Algebraic Data Types and Pattern Matching

What may not be clear to readers in a lot of the previous discussions is the use of Algebraic Data Types in combination with patterm matching to define functions. It’s really quite simple, conceptually (implementation may be a different matter, we’ll see.) Here’s an example we’ve seen before, I’ll just be more descriptive this time:

This declaration achieves two things:

  1. It defines a type  list(t)  (list of t) where  t is a type variable that can stand for any type.
  2. It creates two constructor functions, called  cons and null, that accept arguments of the specified types (none in the case of null,) and return data of type list(t).

Reading it aloud, it says define a type list of some unspecified type t which is either a cons of a  t and a  list of t, or a null.

Once defined, we use these type costructors to create lists of a concrete type:

After the above definition, a has type list(bool). The following, on the other hand, would fail to type check:

It fails because:

  • cons('x', null)  is of type list(char) .
  • The outer cons expects arguments  <t>  and list(<t>) , but it gets  bool  and list(char) .
  • The outer cons cannot reconcile  <t> = bool  with  <t> = char  so the type check fails.

That’s all very nice, but how can we use Algeraic Data Types? It turns out that they become very useful in combination with pattern matching in case statements. Consider:

In that case statement, a must match either  cons(head, tail)  or null. Now if it matches cons(head, tail), the (normal) variables  head and  tail are automatically created and instantiated as the relevant components of the  cons in the body of the case statement. This kind of behaviour is so commonplace in languages like ML that special syntax for functions has evolved, which I’m borrowing for F♮:

This version of length, instead of having a single formal argument list outside the body, has alternative formal argument lists inside the body, with mini bodies of their own, just like a case statement. It’s functionally identical to the previous version, but a good deal more concise and readable.

One thing to bear in mind, in both versions, is that  length  has type list(t) int. That is to say, each of the formal argument lists inside the body of a function, or the alternative cases in a case statement, must agree in the number and types of the arguments, and must return the same type of result.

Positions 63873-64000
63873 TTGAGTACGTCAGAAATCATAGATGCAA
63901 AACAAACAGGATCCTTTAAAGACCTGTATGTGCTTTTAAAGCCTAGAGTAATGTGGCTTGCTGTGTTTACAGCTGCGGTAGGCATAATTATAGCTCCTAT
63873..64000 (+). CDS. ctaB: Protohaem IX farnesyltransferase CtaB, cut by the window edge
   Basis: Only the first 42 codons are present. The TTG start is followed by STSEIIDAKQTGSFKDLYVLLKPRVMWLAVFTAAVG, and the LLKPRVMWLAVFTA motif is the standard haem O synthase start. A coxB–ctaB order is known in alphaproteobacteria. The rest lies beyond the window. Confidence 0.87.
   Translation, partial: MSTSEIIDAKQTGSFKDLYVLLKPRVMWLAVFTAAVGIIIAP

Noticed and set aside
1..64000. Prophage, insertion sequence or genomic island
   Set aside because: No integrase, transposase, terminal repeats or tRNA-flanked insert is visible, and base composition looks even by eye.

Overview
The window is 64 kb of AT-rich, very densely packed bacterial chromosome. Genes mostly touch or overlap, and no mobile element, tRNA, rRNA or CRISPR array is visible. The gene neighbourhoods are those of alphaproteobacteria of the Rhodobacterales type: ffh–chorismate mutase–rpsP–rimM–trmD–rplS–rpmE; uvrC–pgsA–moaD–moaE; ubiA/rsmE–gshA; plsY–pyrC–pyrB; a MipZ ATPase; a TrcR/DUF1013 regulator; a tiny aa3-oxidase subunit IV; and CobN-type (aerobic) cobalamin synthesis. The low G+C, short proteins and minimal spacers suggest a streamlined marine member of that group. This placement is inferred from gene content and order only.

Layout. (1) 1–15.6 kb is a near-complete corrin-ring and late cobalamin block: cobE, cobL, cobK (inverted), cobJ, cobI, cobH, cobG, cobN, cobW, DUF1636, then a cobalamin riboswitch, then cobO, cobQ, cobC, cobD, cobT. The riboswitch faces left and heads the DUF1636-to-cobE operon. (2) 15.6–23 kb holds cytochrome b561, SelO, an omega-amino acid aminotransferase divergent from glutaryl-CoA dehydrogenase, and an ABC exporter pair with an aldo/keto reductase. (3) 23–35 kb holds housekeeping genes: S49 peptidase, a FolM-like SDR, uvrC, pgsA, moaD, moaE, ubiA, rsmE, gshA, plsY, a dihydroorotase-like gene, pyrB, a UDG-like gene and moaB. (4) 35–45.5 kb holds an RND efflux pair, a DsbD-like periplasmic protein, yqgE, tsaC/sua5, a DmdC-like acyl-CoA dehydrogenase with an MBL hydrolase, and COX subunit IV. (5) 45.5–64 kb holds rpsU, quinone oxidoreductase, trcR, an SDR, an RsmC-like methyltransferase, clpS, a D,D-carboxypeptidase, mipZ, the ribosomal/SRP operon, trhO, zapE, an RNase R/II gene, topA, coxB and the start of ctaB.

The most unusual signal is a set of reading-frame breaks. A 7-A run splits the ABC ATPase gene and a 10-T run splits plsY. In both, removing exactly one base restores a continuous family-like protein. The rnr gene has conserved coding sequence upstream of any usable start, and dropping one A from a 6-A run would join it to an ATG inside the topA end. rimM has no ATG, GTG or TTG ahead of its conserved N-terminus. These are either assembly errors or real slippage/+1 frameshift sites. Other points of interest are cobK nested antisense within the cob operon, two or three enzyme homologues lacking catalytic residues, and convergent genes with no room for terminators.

Now, it becomes obvious that, just as we can rewrite a  let to be a lambda, this case statement is in fact just syntactic sugar for an anonymous function call. The earlier definition of  length  above, using a case statement, can be re-written as:

so we get case statements: powerful, pattern matching ones, allowing more than one argument, for free if we take this approach.

length is polymorphic. It does not do anything to the value of head so does not care about its type. Therefore the type of length, namely  list(t) int actually contains a type variable t.

Here’s a function that does care about the type of the list:

Assuming strlen has type string int, that would constrain  sum_strlen to have type list(string) int. Of course that’s a rather silly function, we would be better passing in a function like this:

That would give sum a type:

and we could call it like:

or even, with a Curried application:

This is starting to look like map-reduce. More on that later.

Real-World Applications

Algebraic Data Types really come in to their own when it comes to tree walking. Consider the following definitions:

Given that, we can write an evaluator for arithmetic expressions very easily:

So eval has type expr(int) int . We can call it like:

to get 17.

Pattern matching not only covers variables and type constructors, it can also cope with constants. For example here’s a definition offactorial:

For this and other examples to work, the cases must be checked in order and the first case that matches is selected. so the argument to  factorial  would only match  n  if it failed to match .

As another example, here’s member:

Here I’m using F♮’s built-in list type constructors @, (pronounced cons,) and  [] (pronounced null,) and a wildcard  _ to indicate a don’t care variable that always unifies, but apart from that it’s just the same as the  cons and  null constructors. Anyway, the cases say:

  • member(item, list)  is  true if  item is at the head of the list.
  • member(item, list) is  true if item is a member of the tail of the list.
  • item is not a member of the empty list.

Problems and Solutions

You’ve probably realised that given a type like  list(t) above, it’s not possible to directly create lists of mixed type. That is because it is usually a very bad idea to do so. However if you need to do so, you can get around the restriction without breaking any rules, as follows:

  1. Create a container type for your mixed types:
  2. Create lists of that type:

After the above definition, a has type list(either(string, int)), and you can’t get at the data without knowing its type:

Here,  sum_numbers has type [either(<t>, int)] int. e.g. it doesn’t care what type  first holds. We could have written  first(s) instead of first(_), but the use of a wildcard  _explicitly says we don’t care, stops any potential warnings about unused variables, and is more efficient.

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